Preserved in Portico This version is not peer-reviewed
Chronic Unpredictable Environmental Stress Impair Biochemical and Physiological Homeostatsis: Role in Diabetes Mellitus
: Received: 13 September 2018 / Approved: 14 September 2018 / Online: 14 September 2018 (05:20:37 CEST)
A peer-reviewed article of this Preprint also exists.
Journal reference: Diabetes Metab. Syndr. 2019, 13, 1021-1030
Chronic unpredictable environmental stress (CUES) may induce predisposition to diabetes mellitus. This study investigates the role of CUES on impaired homeostasis. Stressed group mice (n = 20) were exposed to CUES for 16 weeks. Weekly body weight, feed consumption, feed efficiency ratio, fasting blood glucose were monitored. Plasma HbA1c, plasma cortisol, plasma epinephrine and plasma insulin, serum lipids, antioxidants and carbohydrate metabolizing enzymes activity were assessed along with DNA damage and histopathological examination of liver, kidney, pancreas, spleen and skeletal muscles. Fasting blood glucose levels & HbA1c in the stressed were significantly higher compared to control (p < 0.001). Serum lipids were found insignificantly higher in stressed mice compared to control. Body weights of the stressed mice and feed efficiency ratio were found significant (p < 0.001). Plasma corticosterone, plasma epinephrine, HOMA-IR was found to be significantly higher in the stressed group (p < 0.001). Plasma insulin level was found to be significantly lower in the stressed group (p < 0.001). Significant changes were observed in antioxidants level, carbohydrate metabolizing enzymes activity, peripheral tissues and DNA integrity. CUES initiates pathogenesis of diabetes.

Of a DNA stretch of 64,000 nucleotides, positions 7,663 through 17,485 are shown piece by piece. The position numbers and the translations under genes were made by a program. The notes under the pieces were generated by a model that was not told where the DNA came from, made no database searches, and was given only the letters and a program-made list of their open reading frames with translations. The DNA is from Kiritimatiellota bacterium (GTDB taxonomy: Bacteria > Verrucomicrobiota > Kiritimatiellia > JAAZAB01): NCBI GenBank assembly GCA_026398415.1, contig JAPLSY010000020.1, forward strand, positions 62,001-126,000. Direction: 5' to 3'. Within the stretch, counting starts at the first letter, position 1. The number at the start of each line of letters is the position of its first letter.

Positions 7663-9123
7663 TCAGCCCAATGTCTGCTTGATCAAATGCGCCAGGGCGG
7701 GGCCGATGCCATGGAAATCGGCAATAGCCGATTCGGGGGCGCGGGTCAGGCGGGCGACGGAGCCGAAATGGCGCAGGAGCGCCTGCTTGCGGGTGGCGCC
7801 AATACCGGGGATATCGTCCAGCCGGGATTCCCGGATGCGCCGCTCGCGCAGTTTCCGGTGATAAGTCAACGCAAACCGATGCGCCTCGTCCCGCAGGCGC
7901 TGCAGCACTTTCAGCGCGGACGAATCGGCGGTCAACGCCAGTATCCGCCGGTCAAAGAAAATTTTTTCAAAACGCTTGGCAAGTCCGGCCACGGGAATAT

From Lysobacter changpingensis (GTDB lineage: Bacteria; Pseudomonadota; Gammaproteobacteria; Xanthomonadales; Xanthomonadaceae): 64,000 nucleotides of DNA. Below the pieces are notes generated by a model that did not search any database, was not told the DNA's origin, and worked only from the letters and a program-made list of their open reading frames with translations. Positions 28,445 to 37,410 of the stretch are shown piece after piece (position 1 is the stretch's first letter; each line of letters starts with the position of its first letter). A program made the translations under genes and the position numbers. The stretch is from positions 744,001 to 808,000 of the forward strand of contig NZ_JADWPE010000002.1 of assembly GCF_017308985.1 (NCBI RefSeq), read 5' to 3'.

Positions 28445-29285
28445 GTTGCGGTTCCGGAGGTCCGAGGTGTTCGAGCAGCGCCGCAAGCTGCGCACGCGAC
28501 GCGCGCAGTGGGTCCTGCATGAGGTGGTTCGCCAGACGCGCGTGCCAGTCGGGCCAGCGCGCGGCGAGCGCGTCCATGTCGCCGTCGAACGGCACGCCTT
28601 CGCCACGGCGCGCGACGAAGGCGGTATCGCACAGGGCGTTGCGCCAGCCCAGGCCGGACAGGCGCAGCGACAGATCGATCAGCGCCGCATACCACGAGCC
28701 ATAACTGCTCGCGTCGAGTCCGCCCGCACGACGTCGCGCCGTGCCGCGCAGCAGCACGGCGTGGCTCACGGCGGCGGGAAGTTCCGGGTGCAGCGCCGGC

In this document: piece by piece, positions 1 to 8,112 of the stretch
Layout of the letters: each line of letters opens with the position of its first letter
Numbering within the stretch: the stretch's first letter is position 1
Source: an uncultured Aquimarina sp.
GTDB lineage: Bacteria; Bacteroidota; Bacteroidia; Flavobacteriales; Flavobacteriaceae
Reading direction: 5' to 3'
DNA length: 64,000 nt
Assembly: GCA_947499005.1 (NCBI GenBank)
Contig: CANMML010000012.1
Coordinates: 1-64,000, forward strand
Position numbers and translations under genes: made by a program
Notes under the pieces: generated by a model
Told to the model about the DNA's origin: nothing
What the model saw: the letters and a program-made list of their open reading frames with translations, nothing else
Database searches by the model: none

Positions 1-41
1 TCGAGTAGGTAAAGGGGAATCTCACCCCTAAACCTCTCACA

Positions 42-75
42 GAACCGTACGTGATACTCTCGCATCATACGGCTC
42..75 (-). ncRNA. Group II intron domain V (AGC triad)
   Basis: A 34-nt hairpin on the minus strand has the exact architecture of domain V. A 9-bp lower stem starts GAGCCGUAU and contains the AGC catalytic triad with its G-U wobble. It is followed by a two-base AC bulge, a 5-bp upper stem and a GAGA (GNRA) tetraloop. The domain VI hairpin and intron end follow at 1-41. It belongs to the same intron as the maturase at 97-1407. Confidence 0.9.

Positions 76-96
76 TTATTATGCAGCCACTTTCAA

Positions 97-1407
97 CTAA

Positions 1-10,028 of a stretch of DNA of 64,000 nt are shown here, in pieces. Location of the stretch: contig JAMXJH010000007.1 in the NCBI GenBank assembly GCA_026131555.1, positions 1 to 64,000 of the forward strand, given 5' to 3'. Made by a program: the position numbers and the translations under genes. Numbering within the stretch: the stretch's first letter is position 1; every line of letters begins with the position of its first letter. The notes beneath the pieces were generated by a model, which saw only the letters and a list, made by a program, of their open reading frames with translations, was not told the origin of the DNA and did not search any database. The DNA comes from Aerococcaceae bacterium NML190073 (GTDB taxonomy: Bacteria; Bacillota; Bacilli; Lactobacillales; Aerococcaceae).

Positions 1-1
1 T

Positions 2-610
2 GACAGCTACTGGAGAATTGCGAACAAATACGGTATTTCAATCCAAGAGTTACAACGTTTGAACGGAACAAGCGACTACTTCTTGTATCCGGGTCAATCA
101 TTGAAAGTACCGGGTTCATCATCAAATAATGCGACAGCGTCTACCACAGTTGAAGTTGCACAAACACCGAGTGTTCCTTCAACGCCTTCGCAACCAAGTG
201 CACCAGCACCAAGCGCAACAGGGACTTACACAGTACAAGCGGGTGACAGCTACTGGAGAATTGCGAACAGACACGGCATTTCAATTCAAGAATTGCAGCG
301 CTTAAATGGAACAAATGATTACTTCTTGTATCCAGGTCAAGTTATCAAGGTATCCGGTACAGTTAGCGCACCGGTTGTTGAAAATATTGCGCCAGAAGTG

diabetes mellitus; ROS; carbohydrate metabolism; antioxidants; chronic unpredictable environmental stress
This is an open access article distributed under the Creative Commons Attribution License which permits unrestricted use, distribution, and reproduction in any medium, provided the original work is properly cited.
We encourage comments and feedback from a broad range of readers. See criteria for comments and our diversity statement.